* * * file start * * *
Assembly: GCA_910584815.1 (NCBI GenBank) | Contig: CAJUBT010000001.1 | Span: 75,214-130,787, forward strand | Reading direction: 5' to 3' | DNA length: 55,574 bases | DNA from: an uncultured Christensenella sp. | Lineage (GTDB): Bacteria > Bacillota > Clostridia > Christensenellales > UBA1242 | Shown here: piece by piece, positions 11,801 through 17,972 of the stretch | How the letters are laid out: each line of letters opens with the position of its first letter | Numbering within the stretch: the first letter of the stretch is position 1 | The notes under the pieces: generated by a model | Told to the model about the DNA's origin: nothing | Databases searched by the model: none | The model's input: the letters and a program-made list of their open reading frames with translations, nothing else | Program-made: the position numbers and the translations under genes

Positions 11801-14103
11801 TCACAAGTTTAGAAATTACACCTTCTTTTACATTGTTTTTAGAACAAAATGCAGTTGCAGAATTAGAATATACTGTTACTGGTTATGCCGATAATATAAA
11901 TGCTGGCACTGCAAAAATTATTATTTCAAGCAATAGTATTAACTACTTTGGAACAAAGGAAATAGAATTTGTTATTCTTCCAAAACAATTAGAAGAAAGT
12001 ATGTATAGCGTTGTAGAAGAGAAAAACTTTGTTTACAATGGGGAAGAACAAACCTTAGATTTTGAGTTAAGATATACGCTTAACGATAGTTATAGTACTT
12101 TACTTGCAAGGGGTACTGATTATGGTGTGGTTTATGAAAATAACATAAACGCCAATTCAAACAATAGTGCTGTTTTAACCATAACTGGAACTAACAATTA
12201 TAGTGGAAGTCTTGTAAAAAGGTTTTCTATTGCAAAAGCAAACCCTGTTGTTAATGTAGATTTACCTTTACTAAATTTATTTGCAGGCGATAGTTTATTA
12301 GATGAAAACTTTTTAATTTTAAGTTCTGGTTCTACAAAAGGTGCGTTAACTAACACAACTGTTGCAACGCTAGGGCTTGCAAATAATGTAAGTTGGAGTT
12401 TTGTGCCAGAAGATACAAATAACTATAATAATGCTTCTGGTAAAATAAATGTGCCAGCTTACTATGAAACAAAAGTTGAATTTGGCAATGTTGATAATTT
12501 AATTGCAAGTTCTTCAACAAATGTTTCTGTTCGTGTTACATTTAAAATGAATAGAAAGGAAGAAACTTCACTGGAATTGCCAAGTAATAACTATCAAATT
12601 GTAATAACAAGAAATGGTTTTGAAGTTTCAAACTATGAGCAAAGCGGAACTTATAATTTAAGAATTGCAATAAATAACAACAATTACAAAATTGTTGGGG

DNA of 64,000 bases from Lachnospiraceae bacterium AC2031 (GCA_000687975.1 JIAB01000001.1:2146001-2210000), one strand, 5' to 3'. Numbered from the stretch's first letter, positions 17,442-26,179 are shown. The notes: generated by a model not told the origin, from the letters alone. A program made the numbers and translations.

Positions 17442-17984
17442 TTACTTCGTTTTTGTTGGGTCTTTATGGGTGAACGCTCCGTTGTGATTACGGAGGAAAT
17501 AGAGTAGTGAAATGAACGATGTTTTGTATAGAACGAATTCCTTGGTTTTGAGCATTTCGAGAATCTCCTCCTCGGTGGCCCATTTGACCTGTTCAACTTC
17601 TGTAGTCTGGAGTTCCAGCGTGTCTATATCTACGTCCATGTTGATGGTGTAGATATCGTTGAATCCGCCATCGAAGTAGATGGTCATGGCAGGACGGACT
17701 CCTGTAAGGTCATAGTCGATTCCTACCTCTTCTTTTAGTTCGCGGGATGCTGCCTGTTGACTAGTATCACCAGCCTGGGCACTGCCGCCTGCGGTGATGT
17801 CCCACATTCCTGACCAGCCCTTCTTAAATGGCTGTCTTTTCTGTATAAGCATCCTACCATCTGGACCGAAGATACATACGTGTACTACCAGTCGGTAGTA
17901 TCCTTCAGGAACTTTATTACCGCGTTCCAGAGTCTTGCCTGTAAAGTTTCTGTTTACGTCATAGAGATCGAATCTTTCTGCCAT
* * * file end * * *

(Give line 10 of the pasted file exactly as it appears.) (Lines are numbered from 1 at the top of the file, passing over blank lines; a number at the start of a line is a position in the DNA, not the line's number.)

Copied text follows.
12501 AATTGCAAGTTCTTCAACAAATGTTTCTGTTCGTGTTACATTTAAAATGAATAGAAAGGAAGAAACTTCACTGGAATTGCCAAGTAATAACTATCAAATT